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'[PICLIST] [PIC] Digital values and rising falling '
2001\03\06@115031 by Nick Torenvliet

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I am trying to sample a relatively slow signal to get
some rought idea of its frequency and so I thought
that rather than use the AD ports on a PIC16F877 I
might change the analog signal to digital
using a voltage comparator, and then I could read
the signal values at one of the PIC's digital IO pins.

Sounds great! I am just wondering what will happen
on the off chance(or not so off) that I go to read
the IO pin while it is going through a signal
transition.  i.e what happens if the pin is rising
or falling and I read from it.



Nick Torenvliet
FieldStone Solutions
62 Longwood Road South
Hamilton Ontario
L8S 1S5

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2001\03\06@180532 by James Cameron

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On Tue, Mar 06, 2001 at 11:53:40AM -0500, Nick Torenvliet wrote:
> Sounds great! I am just wondering what will happen
> on the off chance(or not so off) that I go to read
> the IO pin while it is going through a signal
> transition.  i.e what happens if the pin is rising
> or falling and I read from it.

You'll get a one or a zero.  If you look fast enough, you might even
see a mix; I'm sure I've seen that once or twice.  You can calculate
from the clock frequency how frequently you will be sampling the input,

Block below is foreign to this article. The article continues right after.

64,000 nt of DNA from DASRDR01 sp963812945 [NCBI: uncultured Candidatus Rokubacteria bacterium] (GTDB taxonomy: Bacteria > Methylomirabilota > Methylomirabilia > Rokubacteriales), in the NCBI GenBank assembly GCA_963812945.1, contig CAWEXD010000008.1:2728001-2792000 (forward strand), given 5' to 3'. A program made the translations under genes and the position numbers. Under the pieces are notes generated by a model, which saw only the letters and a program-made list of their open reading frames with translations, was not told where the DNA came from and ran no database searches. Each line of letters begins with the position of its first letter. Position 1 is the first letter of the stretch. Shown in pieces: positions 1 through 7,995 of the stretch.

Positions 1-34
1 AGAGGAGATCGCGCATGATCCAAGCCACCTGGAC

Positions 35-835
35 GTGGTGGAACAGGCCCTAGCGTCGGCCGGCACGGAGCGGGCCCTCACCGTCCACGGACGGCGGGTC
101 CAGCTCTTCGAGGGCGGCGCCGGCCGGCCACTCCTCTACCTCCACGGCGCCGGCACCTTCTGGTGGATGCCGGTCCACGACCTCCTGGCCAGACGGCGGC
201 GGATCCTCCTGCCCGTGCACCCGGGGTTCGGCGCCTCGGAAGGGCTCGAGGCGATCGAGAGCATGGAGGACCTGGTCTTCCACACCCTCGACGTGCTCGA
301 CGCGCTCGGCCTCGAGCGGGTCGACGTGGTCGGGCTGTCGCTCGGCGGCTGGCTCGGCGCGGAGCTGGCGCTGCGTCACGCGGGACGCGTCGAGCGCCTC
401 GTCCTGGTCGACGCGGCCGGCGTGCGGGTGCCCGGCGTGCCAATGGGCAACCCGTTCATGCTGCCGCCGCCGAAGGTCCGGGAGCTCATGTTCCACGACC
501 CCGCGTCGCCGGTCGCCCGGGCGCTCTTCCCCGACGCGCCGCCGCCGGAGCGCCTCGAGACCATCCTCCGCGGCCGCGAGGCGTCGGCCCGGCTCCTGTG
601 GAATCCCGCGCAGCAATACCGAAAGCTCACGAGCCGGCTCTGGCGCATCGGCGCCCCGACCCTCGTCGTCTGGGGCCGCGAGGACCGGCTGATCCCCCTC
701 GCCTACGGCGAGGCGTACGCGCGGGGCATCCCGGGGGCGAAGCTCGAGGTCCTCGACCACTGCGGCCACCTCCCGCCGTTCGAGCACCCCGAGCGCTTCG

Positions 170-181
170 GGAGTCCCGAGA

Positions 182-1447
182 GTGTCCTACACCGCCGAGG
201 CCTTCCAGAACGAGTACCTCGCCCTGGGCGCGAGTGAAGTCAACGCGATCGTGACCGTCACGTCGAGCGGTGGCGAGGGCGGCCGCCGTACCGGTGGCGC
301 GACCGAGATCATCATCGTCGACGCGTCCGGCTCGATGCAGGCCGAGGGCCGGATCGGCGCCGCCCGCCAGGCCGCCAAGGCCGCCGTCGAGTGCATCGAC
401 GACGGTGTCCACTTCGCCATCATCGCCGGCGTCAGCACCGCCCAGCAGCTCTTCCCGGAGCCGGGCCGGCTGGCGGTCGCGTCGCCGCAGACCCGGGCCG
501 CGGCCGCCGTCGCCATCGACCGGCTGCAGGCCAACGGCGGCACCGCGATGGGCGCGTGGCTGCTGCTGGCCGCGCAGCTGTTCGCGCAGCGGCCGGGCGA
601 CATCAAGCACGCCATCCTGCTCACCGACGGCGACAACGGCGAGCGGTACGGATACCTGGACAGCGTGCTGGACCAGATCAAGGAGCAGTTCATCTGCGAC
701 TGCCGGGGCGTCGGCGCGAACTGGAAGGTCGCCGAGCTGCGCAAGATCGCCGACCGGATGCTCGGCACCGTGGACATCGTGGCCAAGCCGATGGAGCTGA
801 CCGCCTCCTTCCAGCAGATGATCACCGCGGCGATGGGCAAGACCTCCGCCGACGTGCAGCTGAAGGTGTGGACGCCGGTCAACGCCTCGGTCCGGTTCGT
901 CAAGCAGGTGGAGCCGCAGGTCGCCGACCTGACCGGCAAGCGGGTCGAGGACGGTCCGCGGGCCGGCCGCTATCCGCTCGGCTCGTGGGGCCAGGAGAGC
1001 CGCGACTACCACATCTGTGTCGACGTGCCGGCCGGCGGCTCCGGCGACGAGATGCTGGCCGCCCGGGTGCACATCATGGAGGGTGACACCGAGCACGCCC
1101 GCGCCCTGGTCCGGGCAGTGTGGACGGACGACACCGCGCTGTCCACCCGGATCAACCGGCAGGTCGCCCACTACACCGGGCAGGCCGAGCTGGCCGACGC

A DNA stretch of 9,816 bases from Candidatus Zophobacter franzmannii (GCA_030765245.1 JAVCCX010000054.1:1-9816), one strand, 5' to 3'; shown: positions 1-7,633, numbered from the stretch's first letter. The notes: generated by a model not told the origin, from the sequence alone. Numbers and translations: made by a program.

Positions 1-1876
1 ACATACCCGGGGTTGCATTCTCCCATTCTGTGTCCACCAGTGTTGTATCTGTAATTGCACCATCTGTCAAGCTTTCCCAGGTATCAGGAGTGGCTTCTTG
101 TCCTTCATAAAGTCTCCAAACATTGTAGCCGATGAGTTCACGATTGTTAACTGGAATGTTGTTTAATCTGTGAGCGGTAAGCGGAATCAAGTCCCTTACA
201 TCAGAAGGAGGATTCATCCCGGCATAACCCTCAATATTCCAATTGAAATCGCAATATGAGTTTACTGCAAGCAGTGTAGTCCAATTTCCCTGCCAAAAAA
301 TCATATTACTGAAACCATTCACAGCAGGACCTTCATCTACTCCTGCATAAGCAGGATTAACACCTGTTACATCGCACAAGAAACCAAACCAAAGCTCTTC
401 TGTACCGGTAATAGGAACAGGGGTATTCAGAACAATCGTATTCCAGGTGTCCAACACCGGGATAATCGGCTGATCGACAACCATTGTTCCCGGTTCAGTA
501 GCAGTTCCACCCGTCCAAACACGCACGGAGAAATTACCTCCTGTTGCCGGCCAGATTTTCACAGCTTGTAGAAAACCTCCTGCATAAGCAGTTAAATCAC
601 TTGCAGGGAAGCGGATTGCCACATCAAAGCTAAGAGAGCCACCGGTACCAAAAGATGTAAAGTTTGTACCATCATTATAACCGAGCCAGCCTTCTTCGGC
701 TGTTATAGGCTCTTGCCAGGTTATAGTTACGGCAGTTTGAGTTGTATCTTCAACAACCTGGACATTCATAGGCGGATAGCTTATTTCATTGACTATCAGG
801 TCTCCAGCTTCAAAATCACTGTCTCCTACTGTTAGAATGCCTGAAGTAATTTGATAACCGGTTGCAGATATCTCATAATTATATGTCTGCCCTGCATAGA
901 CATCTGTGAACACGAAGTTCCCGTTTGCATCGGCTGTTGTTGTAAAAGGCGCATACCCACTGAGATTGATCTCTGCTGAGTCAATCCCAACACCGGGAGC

and then based on the low and high input voltage specifications of the
pin you can calculate what slope of line might cause this behaviour.

If you build your comparator with hysteresis, it won't oscillate at the
switching point.  It will move fairly fast, and so the chances are that
you won't have to worry; it will be at Vdd or Vss, and rarely between.

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2001\03\06@182626 by Andrew Warren

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James Cameron <.....PICLISTKILLspamspam.....MITVMA.MIT.EDU> wrote:

Nick Torenvliet wrote:

> I am just wondering what will happen on the off chance(or not so
> off) that I go to read the IO pin while it is going through a
> signal transition.  i.e what happens if the pin is rising or falling
> and I read from it.

and James Cameron <EraseMEPICLISTspam_OUTspamTakeThisOuTMITVMA.MIT.EDU> replied:

> You'll get a one or a zero.  If you look fast enough, you might
> even see a mix; I'm sure I've seen that once or twice.

   I'm sure you haven't.  The CPU doesn't read the voltage on the
   I/O pin directly; there's at least one clocked buffer between the
   pin and the PORTx register, so the value that the CPU reads is
   guaranteed to be stable during the read cycle.

   -Andy


=== Andrew Warren --- aiwspamspam_OUTcypress.com
=== IPD Systems Engineering, CYSD
=== Cypress Semiconductor Corporation
===
=== Opinions expressed above do not
=== necessarily represent those of
=== Cypress Semiconductor Corporation

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2001\03\06@202006 by James Cameron

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On Tue, Mar 06, 2001 at 03:20:45PM -0800, Andrew Warren wrote:
> and James Cameron <KILLspamPICLISTKILLspamspamMITVMA.MIT.EDU> replied:
> > You'll get a one or a zero.  If you look fast enough, you might
> > even see a mix; I'm sure I've seen that once or twice.
>
>     I'm sure you haven't.  The CPU doesn't read the voltage on the
>     I/O pin directly; there's at least one clocked buffer between the
>     pin and the PORTx register, so the value that the CPU reads is
>     guaranteed to be stable during the read cycle.

Yeah, sorry, I was inaccurate.  I mean if you keep reading, many times,
you may see a mix of ones and zeros if the signal is oscillating or
moving too slowly.  Each bit is being clocked in on the Q2 cycle of
each reading instruction.

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